by Sam Buntz
Even though contemporary neuroscience—which focuses more on “hard” material explanations than on “soft” material ones—routinely dismisses the work of Sigmund Freud, and literature departments delight in appropriating French mis-readings of his work, the fact remains that Freud was a great genius. But another fact is equally true— not despite his genius, but because of it—and this is that Freud was a mad scientist, a cigar-puffing, well-dressed Edwardian gentleman, who was also a peculiarly mild incarnation of the Evil One (in my view, and with all due respect) for—and this is the key to Freud, the very center of Freud’s mission and it’s semi-secret motive—he, more than anything, wanted to kill God. And he wanted to kill Him in a much deeper and more meaningful sense than most hard scientists have yet managed in making the same attempt. Freud successfully reduced the human being—at least, the human mental apparatus—to the sum of childhood psycho-sexual development and experience (of, as Jorge Luis Borges put it, “a few unpleasant facts”) a procedure which, though perverse, can yield an interpretation of nearly anyone’s behavior—often quite accurately. Even though Freud’s direct influence has faded, a great many people today—especially in secular and university circles—tend to think of themselves as the result, entirely, of what their parents did or did not do (lest it seem that by attacking/saluting Freud, I am beating/grooming a dead horse). And, more widely, pop-psychology encourages the same distorted quasi-Freudian perspectives—our folk psychology is really now an oddly distorted version of Freud’s. More successfully than less imaginative scientists who attempt to kill the soul by reducing it to the genome—which is about as easy as reducing it to the 1s and 0s of binary code—Freud tried to eliminate the idea of a self created in the image of God. The self would powerlessly be dragged back to wherever its earliest primal impulses had been (until cured by psychoanalysis of course): “Where ‘it’ was, there ‘I’ shall be,” as Freud quite elegantly put it. Freedom, dignity, immortality—these were all dismissed by the psychoanalytic master.
Yet Freud’s attempt to reduce all selves to the products of parent-child relations can be refuted, even though it functions so well (on paper, more so than in the lab, obviously), because it led Freud himself to adopt some incredibly weird conclusions on certain topics. For instance, he believed in the crack-pot “Oxfordian Theory,” which asserts that Shakespeare must have been the Earl of Oxford, because how else could someone from the lower-classes (the “son of a glove-maker!”) have written so powerfully of the experiences of princes like Hamlet and kings like Lear? Of course, the answer is “imagination,” which can never really be adequately accounted for by science (whether Freudian “science” or cutting-edge neuroscience), because it is something like the force of the spirit—the immaterial essence of humanity—propelling itself into the world. Freud did not realize this, but he was troubled by it, as evidenced by his (very real) anxiety over the existence of supernatural phenomena—about which he could never quite make up his mind (though he had readily dispensed with God.)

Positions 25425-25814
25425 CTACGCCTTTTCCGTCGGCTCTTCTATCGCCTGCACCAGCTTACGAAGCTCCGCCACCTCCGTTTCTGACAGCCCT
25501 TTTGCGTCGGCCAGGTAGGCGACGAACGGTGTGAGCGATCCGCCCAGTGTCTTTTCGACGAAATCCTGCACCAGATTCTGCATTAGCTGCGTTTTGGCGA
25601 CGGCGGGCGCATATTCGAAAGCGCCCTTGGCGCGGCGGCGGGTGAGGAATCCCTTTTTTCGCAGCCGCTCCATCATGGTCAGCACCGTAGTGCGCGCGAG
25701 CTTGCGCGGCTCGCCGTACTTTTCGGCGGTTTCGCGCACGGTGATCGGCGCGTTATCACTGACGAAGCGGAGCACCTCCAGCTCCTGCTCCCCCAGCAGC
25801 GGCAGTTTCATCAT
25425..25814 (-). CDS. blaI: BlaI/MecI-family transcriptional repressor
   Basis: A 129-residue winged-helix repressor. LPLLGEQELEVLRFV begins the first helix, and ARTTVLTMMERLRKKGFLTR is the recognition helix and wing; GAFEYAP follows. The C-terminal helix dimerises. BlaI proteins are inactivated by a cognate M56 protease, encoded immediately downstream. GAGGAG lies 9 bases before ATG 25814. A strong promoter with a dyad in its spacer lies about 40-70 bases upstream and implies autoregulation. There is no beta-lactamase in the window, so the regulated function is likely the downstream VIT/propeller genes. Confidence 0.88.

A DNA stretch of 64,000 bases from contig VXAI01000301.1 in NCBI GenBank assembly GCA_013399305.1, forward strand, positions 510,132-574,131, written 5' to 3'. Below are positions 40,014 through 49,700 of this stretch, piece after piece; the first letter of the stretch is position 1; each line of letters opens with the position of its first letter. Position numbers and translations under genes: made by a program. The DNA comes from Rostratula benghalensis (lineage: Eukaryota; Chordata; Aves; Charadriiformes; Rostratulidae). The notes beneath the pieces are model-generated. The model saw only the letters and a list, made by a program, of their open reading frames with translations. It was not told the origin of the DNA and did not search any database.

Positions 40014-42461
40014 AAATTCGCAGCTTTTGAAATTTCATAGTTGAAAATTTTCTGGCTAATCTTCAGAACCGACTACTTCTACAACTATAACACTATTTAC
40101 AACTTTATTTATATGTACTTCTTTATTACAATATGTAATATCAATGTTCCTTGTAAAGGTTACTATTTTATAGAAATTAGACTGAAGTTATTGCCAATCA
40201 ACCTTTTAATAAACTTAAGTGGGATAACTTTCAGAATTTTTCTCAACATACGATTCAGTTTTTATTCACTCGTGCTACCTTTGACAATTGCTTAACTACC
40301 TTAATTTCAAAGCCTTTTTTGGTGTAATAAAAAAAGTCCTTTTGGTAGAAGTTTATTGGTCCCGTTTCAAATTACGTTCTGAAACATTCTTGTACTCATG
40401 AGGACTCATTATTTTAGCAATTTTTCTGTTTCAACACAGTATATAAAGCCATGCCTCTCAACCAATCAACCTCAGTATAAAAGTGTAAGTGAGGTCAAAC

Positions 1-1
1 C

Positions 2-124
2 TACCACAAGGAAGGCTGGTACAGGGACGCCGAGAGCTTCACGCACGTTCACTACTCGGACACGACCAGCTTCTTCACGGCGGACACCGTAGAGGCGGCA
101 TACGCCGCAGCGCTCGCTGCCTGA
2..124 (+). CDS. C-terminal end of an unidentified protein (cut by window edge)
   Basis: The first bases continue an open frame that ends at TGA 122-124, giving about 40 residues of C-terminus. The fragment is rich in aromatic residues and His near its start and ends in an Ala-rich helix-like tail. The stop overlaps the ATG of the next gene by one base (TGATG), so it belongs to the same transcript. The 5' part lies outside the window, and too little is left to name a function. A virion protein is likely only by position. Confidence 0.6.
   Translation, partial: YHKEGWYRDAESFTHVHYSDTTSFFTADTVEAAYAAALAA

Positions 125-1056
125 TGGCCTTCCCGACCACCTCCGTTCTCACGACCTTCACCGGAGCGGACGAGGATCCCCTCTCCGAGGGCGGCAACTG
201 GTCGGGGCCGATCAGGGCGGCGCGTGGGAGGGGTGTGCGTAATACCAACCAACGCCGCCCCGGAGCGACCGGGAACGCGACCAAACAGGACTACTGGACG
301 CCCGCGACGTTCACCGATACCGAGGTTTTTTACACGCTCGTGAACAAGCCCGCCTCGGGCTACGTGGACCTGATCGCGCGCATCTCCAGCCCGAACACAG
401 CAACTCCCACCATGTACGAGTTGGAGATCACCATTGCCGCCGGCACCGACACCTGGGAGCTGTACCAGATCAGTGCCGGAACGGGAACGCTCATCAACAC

Yet he deserves to be read because it is interesting to observe a great intellect attempting to explain everything—everything, that is, save the deepest part of the self, which is, of course, the most important and absorbing fact of all. He but misses the point entirely—though by hitting every secondary one. Freud has many true and valuable insights to offer regarding relationships, narcissism, dozens of other subjects of immense human interest (humor, mourning and melancholia, etc.), and the struggle for civilization itself—“Civilization and Its Discontents” is a superb commentary on the history of the early twentieth century, and the rise of Hitler can be understood as a Freudian “return of the repressed,” the re-advent of the image of the tyrannical, law-giving father whom the sexually liberated people of the Weimar Republic thought they had abolished for good. Yes, Freud knew many little things and many apparently huge things—but the hub, the truth of the self, which is neither Id nor Ego nor Super-ego, evaded him. As the Viennese wit Karl Kraus said, “Psychoanalysis is itself that disease of which it purports to be the cure.” And, although, it is not a disease that we continue to wrestle with explicitly, its methods and central ideas continually infect the way we think and talk about ourselves in the Twenty First Century. Yet there are some very heartening signs in the field of psychology–an increasing recognition of the reality of certain facts about the self. But more on that, later.